5. Avoid a self-protective mindset and take pains to do good for others.

“This means the Christian life involves risk. The fact that something is risky isn’t an indication that God isn’t in it. Sometimes that is the very indication that he is in it. Don’t excuse yourself from doing good because it is risky or hard. We are to go to extremes to help others because Jesus went to extremes to help us.”

6. Be creative and competent in doing good, not lazy and shoddy.

If we are going to love others as we love ourselves, obviously we aren’t going to be content with just merely getting by. We are going to go overboard and be especially careful and generous, because that is how God has loved us!

Love Driven Productivity

28 Jul

I, for many years, found talks about productivity extremely boring.

Whenever someone would start mentioning how to lay out your calendar or organize your desk or plan out your next few months, my mind would begin to drift and I would miss most of what they were saying.

I had a number of reasons I would give myself.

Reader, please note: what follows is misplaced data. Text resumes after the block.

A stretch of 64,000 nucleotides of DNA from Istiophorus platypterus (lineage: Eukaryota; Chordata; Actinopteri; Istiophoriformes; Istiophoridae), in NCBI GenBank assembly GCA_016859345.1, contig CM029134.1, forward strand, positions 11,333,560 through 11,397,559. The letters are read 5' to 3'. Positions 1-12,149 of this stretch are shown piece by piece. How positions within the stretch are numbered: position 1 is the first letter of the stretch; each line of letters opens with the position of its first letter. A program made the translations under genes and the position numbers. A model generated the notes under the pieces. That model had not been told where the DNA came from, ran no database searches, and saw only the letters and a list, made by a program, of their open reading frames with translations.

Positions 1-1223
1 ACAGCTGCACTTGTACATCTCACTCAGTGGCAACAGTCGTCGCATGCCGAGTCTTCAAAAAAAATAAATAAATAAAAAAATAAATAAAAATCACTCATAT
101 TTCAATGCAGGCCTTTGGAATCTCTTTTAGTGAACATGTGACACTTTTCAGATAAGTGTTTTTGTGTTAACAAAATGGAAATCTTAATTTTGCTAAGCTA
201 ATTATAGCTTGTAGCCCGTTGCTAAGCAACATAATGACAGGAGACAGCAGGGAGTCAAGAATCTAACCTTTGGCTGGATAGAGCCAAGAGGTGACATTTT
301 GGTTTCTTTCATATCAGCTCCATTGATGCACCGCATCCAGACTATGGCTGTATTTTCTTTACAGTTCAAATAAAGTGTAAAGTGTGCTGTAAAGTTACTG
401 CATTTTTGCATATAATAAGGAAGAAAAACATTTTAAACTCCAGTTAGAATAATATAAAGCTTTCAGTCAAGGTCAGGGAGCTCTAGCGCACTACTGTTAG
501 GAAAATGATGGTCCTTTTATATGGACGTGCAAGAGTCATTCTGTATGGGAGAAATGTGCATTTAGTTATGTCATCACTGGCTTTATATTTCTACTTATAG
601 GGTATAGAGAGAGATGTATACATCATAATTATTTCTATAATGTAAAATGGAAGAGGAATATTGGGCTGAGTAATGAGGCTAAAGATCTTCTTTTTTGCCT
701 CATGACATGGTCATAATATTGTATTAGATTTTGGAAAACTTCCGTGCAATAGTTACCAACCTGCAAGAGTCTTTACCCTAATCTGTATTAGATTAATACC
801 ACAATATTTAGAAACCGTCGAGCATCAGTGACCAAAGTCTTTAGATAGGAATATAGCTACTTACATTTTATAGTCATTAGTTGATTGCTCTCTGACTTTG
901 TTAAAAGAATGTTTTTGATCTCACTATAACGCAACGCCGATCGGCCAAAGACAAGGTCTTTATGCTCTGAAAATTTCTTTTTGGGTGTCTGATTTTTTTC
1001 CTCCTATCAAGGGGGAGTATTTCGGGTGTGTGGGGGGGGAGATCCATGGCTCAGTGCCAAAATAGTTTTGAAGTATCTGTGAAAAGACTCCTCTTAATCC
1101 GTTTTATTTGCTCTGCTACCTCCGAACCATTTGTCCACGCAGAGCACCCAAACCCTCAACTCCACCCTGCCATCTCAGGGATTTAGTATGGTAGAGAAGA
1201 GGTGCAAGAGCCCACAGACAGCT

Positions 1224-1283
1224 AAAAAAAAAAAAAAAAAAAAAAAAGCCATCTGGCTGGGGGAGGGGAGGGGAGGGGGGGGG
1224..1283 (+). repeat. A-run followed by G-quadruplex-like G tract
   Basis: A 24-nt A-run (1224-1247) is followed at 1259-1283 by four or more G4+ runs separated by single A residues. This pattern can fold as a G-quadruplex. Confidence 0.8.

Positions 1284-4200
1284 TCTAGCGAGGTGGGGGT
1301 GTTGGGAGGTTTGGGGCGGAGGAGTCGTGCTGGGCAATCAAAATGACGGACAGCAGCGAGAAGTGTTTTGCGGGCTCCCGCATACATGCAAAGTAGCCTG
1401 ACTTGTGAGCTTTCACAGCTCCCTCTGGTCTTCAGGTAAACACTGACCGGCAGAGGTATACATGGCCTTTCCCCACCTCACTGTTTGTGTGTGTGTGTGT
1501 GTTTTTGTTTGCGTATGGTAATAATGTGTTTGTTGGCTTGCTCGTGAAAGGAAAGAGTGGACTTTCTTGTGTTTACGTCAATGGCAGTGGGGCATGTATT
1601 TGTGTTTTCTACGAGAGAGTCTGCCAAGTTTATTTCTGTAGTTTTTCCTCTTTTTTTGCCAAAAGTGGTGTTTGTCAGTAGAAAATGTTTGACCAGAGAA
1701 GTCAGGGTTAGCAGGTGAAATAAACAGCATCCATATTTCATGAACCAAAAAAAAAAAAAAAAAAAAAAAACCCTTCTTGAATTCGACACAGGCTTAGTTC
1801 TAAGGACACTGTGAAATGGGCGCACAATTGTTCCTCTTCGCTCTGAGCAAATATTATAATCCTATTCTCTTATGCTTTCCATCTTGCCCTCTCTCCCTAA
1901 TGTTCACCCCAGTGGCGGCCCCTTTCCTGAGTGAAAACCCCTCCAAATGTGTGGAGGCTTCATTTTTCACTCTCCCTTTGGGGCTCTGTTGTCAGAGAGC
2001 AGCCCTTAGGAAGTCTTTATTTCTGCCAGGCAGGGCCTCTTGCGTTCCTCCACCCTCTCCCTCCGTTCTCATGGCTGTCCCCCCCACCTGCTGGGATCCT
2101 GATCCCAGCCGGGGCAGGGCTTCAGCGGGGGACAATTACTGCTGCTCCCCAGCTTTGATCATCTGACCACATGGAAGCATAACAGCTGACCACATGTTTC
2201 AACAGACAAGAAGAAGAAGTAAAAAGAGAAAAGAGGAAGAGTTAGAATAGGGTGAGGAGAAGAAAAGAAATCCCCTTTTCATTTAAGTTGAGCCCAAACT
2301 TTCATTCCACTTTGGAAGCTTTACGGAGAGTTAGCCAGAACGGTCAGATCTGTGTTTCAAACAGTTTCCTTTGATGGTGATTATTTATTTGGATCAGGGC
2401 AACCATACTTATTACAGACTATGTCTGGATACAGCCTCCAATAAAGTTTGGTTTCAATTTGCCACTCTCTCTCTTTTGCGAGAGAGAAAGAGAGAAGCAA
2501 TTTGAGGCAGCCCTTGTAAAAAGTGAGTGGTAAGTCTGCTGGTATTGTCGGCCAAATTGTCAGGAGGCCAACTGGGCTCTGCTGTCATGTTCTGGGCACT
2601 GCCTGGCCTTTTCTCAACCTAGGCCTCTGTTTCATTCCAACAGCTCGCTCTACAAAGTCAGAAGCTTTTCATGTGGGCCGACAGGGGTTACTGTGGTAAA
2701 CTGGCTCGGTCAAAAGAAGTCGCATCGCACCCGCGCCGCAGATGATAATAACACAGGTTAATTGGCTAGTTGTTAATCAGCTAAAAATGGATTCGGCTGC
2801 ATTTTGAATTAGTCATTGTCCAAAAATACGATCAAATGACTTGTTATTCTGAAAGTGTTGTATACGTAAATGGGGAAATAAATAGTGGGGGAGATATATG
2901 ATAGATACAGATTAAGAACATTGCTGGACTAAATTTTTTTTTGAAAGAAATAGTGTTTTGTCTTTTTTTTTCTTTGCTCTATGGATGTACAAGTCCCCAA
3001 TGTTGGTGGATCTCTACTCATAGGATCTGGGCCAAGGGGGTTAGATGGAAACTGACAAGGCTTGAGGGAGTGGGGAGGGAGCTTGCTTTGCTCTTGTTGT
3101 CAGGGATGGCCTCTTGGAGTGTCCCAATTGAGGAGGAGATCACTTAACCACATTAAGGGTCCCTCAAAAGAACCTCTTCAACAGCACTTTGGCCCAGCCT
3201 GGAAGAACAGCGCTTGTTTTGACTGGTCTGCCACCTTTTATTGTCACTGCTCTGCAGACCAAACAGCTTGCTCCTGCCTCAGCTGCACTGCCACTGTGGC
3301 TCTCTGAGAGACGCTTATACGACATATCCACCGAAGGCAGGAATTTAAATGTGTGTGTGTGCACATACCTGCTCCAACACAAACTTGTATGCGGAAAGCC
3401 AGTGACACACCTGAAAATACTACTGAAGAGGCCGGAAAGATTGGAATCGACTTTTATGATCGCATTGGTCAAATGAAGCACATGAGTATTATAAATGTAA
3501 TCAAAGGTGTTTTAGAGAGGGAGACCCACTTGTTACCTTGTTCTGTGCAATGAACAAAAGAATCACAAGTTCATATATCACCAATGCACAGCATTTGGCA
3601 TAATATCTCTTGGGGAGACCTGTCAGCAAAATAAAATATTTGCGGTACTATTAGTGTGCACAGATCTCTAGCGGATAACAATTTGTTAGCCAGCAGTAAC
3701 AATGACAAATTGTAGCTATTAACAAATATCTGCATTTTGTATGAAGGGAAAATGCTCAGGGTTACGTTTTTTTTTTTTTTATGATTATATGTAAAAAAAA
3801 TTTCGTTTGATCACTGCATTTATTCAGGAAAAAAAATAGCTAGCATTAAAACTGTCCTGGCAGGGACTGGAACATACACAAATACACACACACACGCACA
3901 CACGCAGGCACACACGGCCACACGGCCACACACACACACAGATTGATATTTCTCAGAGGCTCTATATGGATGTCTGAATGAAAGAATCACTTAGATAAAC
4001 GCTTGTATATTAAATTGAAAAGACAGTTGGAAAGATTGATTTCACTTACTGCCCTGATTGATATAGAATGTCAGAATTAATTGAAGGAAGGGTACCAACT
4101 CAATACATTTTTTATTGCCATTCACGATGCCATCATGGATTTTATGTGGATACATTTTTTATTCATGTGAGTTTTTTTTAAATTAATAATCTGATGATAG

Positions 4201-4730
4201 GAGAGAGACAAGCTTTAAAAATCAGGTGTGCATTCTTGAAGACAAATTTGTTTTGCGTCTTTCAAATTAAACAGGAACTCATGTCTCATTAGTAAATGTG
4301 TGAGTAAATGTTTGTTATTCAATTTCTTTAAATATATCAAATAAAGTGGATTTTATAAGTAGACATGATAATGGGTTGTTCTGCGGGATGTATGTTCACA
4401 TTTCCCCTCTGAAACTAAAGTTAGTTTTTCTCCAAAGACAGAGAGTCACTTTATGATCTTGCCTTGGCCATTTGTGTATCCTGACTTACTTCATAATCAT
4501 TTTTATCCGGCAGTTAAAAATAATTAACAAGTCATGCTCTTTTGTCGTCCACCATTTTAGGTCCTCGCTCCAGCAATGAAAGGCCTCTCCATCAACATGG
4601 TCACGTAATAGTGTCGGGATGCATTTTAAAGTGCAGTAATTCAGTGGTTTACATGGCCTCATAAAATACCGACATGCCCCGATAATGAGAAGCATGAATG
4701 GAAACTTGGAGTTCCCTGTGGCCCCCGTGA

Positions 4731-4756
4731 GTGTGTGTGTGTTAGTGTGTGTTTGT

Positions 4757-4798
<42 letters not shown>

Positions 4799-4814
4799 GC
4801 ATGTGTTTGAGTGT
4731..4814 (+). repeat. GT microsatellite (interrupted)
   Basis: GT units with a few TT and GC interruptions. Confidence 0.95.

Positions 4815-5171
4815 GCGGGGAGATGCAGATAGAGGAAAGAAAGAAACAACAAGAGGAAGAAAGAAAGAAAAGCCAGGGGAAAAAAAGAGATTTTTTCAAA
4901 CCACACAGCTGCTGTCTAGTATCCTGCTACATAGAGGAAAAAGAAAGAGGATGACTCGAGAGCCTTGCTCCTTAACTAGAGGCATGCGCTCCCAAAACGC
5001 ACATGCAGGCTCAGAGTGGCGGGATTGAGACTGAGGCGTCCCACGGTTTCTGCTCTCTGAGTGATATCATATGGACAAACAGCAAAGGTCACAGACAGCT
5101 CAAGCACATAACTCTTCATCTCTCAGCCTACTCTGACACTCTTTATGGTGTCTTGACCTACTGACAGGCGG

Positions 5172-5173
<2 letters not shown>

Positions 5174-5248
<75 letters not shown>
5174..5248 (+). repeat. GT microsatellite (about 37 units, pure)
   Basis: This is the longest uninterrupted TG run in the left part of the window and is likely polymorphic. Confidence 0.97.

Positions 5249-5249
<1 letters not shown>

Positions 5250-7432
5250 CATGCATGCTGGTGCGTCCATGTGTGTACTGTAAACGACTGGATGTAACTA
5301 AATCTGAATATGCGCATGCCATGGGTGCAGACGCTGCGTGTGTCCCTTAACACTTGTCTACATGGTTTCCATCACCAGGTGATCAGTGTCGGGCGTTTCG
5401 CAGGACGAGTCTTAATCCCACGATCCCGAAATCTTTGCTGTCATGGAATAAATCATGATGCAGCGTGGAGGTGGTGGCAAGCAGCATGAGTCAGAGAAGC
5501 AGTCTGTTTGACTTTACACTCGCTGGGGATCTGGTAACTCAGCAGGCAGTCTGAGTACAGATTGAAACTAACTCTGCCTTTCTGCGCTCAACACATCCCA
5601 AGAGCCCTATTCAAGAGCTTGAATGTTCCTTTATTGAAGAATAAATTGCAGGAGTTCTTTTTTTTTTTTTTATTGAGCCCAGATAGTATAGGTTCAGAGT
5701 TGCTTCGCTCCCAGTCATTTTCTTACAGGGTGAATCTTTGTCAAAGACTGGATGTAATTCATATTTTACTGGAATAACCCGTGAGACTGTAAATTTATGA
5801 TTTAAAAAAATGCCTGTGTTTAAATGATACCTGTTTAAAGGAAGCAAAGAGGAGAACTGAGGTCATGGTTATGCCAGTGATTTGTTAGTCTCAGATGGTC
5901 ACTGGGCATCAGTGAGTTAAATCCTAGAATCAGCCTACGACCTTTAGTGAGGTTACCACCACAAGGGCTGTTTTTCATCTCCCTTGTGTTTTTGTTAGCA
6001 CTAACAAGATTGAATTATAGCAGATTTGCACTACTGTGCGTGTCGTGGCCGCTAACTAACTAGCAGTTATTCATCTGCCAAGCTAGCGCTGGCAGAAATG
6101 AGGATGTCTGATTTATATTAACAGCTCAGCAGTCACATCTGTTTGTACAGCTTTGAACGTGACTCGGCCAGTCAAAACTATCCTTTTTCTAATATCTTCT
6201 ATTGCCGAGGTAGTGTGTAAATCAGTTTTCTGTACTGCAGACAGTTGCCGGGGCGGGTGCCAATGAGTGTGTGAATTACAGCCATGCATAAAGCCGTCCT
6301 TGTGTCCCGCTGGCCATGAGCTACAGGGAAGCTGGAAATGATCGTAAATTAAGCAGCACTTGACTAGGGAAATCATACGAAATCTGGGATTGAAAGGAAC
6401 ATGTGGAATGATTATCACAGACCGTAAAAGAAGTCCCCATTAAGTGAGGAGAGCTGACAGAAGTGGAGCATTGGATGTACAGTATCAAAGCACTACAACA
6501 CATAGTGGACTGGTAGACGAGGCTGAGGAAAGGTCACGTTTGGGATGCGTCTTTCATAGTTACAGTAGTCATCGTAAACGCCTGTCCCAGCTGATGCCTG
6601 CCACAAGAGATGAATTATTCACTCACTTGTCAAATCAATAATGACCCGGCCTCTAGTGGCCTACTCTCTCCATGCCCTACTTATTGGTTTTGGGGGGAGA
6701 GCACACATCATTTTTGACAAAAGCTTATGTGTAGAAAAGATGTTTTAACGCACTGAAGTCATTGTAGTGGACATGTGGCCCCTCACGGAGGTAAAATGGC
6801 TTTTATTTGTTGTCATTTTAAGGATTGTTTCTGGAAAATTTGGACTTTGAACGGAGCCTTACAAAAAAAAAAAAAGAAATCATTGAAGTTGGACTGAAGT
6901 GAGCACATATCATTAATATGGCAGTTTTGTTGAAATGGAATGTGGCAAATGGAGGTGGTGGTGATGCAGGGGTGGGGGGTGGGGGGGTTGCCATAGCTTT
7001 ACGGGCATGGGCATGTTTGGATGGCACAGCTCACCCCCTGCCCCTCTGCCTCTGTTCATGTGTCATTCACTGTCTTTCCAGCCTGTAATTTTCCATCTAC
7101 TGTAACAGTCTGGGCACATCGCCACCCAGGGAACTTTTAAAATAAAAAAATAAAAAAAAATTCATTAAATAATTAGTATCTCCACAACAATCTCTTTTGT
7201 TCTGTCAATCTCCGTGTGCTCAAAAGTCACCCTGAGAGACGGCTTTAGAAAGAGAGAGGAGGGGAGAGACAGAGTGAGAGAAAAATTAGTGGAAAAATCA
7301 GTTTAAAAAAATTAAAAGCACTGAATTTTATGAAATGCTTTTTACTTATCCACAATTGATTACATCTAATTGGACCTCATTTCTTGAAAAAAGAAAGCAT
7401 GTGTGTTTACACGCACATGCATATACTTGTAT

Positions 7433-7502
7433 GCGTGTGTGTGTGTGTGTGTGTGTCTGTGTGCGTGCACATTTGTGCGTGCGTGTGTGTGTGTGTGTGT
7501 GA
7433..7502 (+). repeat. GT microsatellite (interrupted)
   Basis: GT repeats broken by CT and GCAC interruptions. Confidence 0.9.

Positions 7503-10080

“I am not that administrative.”

(Really, I think this is more, I am a bit lazy. I have no doubt that some people think more in details than others, and some are better at the bigger picture, but please, I don’t think anyone is born organizing their pencils. This is a skill and it is one that can be learned, if you are willing)

“I am going to die anyway.”

(It sometimes seems hard to think about the color of the carpet when you know in forty years the color of the carpet isn’t going to matter at all to you. But I am not sure this is how an eternal perspective is really supposed to impact me. I don’t think that it is supposed to be an excuse for not doing my best right now.)